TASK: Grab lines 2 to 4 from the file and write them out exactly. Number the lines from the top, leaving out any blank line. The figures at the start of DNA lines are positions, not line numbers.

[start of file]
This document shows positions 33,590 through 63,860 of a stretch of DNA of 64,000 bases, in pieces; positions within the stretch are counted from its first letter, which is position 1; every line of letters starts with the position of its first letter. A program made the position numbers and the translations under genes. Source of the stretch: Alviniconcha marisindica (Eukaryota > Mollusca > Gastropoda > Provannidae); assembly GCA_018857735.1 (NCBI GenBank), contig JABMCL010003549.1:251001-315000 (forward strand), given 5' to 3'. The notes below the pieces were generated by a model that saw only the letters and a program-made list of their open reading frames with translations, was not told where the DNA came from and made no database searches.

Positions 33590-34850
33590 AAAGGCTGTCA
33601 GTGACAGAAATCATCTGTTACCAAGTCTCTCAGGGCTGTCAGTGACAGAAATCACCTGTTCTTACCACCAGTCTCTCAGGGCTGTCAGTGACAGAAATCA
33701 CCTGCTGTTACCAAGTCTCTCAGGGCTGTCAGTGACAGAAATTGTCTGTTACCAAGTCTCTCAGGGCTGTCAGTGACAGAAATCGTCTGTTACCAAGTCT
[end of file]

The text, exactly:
Positions 33590-34850
33590 AAAGGCTGTCA
33601 GTGACAGAAATCATCTGTTACCAAGTCTCTCAGGGCTGTCAGTGACAGAAATCACCTGTTCTTACCACCAGTCTCTCAGGGCTGTCAGTGACAGAAATCA